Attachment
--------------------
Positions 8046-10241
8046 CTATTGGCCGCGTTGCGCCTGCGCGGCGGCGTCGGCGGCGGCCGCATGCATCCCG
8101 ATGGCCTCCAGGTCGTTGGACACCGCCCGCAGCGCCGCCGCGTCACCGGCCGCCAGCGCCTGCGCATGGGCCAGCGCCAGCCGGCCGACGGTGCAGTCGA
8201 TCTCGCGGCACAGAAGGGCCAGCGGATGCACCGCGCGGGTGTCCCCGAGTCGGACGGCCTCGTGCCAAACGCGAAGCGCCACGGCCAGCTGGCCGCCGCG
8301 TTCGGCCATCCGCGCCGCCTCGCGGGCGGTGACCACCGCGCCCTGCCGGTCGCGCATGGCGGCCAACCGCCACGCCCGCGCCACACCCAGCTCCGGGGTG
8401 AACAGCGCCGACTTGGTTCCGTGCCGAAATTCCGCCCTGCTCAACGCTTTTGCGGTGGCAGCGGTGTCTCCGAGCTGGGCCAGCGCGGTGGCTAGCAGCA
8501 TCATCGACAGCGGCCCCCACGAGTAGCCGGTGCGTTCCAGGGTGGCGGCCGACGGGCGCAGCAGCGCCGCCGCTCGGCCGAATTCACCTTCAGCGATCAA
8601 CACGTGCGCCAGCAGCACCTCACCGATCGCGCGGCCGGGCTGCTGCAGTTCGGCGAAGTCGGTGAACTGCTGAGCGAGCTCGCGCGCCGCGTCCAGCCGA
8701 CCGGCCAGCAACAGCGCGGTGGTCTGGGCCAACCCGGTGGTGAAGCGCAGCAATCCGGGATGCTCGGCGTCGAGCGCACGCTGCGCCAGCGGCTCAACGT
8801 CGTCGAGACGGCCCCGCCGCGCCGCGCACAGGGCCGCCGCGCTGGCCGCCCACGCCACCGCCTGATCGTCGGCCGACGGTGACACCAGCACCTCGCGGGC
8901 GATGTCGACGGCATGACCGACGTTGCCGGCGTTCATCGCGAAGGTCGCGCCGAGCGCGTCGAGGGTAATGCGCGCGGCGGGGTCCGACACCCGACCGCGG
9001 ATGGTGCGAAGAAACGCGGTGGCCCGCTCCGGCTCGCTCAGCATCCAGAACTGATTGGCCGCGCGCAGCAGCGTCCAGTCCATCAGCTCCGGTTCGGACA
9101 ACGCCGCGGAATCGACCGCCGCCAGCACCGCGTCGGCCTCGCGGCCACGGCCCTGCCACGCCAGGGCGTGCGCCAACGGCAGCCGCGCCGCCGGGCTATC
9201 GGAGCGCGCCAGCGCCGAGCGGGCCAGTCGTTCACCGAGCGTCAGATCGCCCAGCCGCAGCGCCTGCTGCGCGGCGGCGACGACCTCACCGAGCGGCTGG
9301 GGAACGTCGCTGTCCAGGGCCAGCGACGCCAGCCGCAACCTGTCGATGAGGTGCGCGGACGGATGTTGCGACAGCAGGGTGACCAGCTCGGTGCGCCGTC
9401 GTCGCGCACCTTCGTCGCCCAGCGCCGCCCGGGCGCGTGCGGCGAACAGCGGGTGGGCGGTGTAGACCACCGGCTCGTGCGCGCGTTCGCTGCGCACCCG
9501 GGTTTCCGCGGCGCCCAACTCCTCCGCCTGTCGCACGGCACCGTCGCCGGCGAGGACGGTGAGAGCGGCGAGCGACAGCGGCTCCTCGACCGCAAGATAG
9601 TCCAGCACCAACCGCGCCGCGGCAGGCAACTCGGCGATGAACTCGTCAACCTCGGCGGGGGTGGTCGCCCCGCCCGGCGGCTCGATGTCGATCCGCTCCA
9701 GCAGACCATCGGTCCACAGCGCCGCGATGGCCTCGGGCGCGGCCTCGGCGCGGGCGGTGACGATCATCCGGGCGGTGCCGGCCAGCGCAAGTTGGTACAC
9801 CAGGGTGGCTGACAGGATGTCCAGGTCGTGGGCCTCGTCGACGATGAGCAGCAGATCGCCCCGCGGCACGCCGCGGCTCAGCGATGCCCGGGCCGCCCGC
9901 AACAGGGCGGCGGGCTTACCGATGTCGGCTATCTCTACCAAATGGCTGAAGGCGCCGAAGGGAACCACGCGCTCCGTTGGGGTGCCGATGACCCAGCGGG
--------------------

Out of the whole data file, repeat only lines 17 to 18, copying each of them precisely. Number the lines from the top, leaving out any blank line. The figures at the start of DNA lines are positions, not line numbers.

9501 GGTTTCCGCGGCGCCCAACTCCTCCGCCTGTCGCACGGCACCGTCGCCGGCGAGGACGGTGAGAGCGGCGAGCGACAGCGGCTCCTCGACCGCAAGATAG
9601 TCCAGCACCAACCGCGCCGCGGCAGGCAACTCGGCGATGAACTCGTCAACCTCGGCGGGGGTGGTCGCCCCGCCCGGCGGCTCGATGTCGATCCGCTCCA